Obsessions and fixations // Playlist for a friend

A little while ago, a friend sent me a playlist filled to the brim with goodness. And I couldn’t resist the urge to return the favour, thinking: “Wait a minute, if he likes that, he might like this.” Right, like a streaming service, but without the big data and clever algorithms.

This list covers both long-standing obsessions and recent fixations. I’ll try to explain what’s going on. And as you can tell, I got more elaborate as I worked my way down the list. Enjoy!

Wire – ‘Pink Flag’

To kick off a playlist with an entire album, 21 songs in total. Yeah, what self-proclaimed genius came up with that? Well, I did. But I admit it’s not nearly as unconventional a move as Wire’s first outing. ‘Pink Flag’ remains a puzzling, abrasive and expertly sequenced work of art, far greater than the sum of its parts. So I won’t chop it up.

Essential reading: ‘Wire’s Pink Flag’ by Wilson Neate (33 1/3, 2009)

Breastfist – A Lickin’

This is the crossroads where funk, pop, absurdity and strange pronounciation meet. The hilarious Breastfist is currently signed to Snarky Puppy’s GroundUP label, also home to Sirintip, Becca Stevens, Charlie Hunter, Bokanté and David Crosby.

Further listening: Dread Fruit, a nutty homage to the ‘pleasure textures’ of raisins, prunes and figs (“I’m gonna put you on a cheese”).

Circle – Tulilintu

If Breastfist feels like a Scandinavian band to me, it’s probably because something – I don’t know what, a straight-faced sense of humour maybe – connects them to the Finnish Circle, not be confused with short-lived jazz supergroup of the same name (Chick Corea, Dave Holland, Barry Altschul and Anthony Braxton).

You could never blame Circle for a lack of intensity. I catched the band live. First with fellow-countrymen Magyar Posse and Pan Sonic in Ghent (2007), later with Isis and Keelhaul in Antwerp (2009). I felt like being hit with a hammer twice.

Tulilintu, a portion of Circle’s ode to the New Wave of British Heavy Metal (NWOBH, see Saxon, Diamond Head, Def Leppard) ‘Tulikoira’, was released in 2005 and features Mika Rättö manically screaming and barking amid a raging guitar blizzard.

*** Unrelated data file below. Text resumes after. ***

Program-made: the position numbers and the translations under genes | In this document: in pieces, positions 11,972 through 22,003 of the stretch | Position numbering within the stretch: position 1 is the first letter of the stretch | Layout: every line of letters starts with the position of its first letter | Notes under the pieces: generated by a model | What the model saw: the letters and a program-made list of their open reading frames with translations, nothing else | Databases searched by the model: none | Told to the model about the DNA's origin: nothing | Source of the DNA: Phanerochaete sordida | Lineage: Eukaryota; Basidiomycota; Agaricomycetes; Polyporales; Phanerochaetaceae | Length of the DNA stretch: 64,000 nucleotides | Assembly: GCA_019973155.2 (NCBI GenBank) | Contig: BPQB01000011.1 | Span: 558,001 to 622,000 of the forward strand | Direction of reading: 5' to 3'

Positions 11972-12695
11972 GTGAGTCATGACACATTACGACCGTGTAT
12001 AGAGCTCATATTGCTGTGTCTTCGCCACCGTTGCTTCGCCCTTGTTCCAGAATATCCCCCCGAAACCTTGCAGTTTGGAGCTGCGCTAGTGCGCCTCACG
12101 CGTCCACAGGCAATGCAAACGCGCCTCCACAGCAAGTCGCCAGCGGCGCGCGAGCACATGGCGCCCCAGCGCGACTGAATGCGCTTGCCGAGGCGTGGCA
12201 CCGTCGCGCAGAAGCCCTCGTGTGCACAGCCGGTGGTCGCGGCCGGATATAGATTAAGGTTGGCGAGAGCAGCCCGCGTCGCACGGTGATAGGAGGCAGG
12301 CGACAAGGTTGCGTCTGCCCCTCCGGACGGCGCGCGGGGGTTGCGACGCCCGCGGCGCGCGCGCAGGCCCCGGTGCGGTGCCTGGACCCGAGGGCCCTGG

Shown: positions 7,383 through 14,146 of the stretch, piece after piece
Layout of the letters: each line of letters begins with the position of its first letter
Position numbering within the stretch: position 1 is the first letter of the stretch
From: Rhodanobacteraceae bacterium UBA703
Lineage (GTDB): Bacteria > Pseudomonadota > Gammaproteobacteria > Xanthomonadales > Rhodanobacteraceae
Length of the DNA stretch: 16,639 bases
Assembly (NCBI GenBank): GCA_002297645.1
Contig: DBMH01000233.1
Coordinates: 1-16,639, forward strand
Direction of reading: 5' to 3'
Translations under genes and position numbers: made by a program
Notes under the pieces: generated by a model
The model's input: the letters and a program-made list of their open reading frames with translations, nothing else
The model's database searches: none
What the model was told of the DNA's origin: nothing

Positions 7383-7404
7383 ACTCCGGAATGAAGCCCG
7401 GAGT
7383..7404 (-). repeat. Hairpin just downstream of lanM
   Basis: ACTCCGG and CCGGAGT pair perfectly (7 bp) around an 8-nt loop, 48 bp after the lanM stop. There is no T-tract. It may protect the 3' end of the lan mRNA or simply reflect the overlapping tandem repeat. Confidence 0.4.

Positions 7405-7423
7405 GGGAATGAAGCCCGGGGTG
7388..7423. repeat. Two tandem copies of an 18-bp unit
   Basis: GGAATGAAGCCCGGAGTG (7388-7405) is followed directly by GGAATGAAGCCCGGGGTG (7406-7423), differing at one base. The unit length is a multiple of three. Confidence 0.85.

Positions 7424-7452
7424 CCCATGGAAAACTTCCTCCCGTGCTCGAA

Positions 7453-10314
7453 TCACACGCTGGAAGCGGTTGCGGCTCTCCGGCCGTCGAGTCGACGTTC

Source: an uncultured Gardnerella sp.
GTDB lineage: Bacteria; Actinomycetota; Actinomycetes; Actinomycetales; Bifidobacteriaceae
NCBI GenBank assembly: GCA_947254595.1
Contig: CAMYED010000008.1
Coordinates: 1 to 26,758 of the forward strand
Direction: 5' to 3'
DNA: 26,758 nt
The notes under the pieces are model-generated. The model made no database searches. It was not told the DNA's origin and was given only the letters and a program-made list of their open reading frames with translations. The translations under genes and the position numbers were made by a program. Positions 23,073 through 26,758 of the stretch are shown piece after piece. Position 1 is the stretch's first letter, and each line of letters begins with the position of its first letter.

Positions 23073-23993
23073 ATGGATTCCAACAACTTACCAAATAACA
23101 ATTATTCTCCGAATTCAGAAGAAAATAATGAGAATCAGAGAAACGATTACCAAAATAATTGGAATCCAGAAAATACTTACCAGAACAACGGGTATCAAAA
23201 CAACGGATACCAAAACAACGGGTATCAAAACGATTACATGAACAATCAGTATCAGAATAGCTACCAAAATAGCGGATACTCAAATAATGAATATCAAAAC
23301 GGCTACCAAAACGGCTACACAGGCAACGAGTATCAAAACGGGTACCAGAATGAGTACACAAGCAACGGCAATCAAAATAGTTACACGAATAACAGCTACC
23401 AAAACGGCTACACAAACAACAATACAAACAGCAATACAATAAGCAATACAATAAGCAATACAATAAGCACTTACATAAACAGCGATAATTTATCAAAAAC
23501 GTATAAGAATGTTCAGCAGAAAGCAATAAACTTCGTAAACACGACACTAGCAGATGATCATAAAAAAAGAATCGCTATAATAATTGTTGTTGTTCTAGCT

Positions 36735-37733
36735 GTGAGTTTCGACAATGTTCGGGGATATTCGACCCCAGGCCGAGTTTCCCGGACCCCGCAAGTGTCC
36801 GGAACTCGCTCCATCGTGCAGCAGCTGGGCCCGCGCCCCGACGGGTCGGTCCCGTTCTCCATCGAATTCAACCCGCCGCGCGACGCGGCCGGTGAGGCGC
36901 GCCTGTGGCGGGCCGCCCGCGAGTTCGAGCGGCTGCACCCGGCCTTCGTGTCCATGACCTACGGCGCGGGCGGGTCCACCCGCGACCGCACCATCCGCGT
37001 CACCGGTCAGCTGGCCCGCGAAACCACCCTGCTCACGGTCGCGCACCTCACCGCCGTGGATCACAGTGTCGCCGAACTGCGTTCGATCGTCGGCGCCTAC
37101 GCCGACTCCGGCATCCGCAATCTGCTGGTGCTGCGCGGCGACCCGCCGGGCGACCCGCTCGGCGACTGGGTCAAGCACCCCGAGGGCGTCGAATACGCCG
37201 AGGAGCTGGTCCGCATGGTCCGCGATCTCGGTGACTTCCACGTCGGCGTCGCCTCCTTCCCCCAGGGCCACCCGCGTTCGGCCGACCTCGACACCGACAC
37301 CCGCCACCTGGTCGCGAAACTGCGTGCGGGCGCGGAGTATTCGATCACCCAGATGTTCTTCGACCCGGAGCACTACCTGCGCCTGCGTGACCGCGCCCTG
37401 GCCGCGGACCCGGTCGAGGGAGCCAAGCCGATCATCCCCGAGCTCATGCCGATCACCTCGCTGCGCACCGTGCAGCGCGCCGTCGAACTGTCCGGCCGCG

Plini – Inhale

Australian guitar wunderkind Plini strikes the balance between technicality, melodicism and dynamics, ranging from ambient prog to jaw-dropping shredding. Better take a deep breath.

Mission of Burma – Academy Fight Song

The first single by these Boston art punks (1980). A combative song about not fitting in, and not wanting to either.

Keith Jarrett – Mortgage on my Soul [Wah-Wah]

Jarrett puts out an assault to brutal he can’t even hear himself hum along. The groove established by a band of serious A-listers (Dewey Redman, Paul Motian and Charlie Haden) is not too dissimilar of a dark drum ‘n’ bass track. Jarrett himself played soprano. But it’s Haden’s heavy wah-wah bass that really stayed with me – if you listen close enough, you can hear two basses – one fairly clean but with a fat tone, the other drenched in wah-wah. Until recently I figured it was Jarrett on a distorted electric piano, but there’s not even a piano in this song.

Snarky Puppy – Lingus

At 04:16, the liquid fusion of Lingus breaks down.  The signal for Cory Henry to start building a new groove. He does so swiftly, with full mastery of technology, immense technique and  shiploads of imagination. Shaun Martin, Henry’s keyboard compadre, just can’t believe what he’s hearing. And right when Henry reaches the peak of Mount Syntherest, the horns return. With a vengeance.

Ava Luna – Steve Polyester

This is the song that pulled me into the weird and wonderful world of Ava Luna’s ‘Infinite Houses’. With its dead-pan spoken vocals, it feels like a distant cousin to Laurie Anderson’s Sharkey’s Day (‘Mister Heartbreak”, 1984). Steve Polyester lives and breathes New York, just like Laurie and her late husband Lou Reed do.

Sébastien Tellier – Wonderafrica

French eccentric and onetime Eurovision Song Contest contender Sébastien Tellier, sings the praises of African wildlife in this gently rocking Italo synthpop safari.

Donny McCaslin – Praia Grande

Much to Donny McCaslin’s amazement, David Bowie turned up at one of his Greenwich Village gigs in 2014. The album ‘Casting For Gravity’ had left a deep impression on Bowie, who gloriously resurfaced after a long hiatus in 2013 and was plotting his next move, which turned out to be his final. The bond that Bowie and McCaslin forged was immortalized on ‘Blackstar’, Bowie’s swansong. Among the songs that got Bowie excited, was the extatic, vibrant Praia Grande, with a main theme that squirms like a python and a sax solo that roars like a lion.

Knower – Overtime

“I’m the frosted side of a Mini Wheat // You, you know that I’m so sweet.” Knower – Louis Cole and Geneviève Artadi – know how to inject their infectious brand of electrofunk with humour. While not nearly as wacky as The Government Knows or Die Right Now, love song Overtime features fabulous songwriting, a spacy timeless mood, great musicianship and seductive vocals.

Tatran – Strawberry Fields Forever

Hey hey, why does it say Tatran instead of the Beatles!? Well, dear reader, I’m the first person to admit that some classics are better left untouched. But this version by Israeli intrumentalists Tatran is achingly beautiful, adding something new to a much-loved melody. No mean feat.

The Troggs – Strange Movies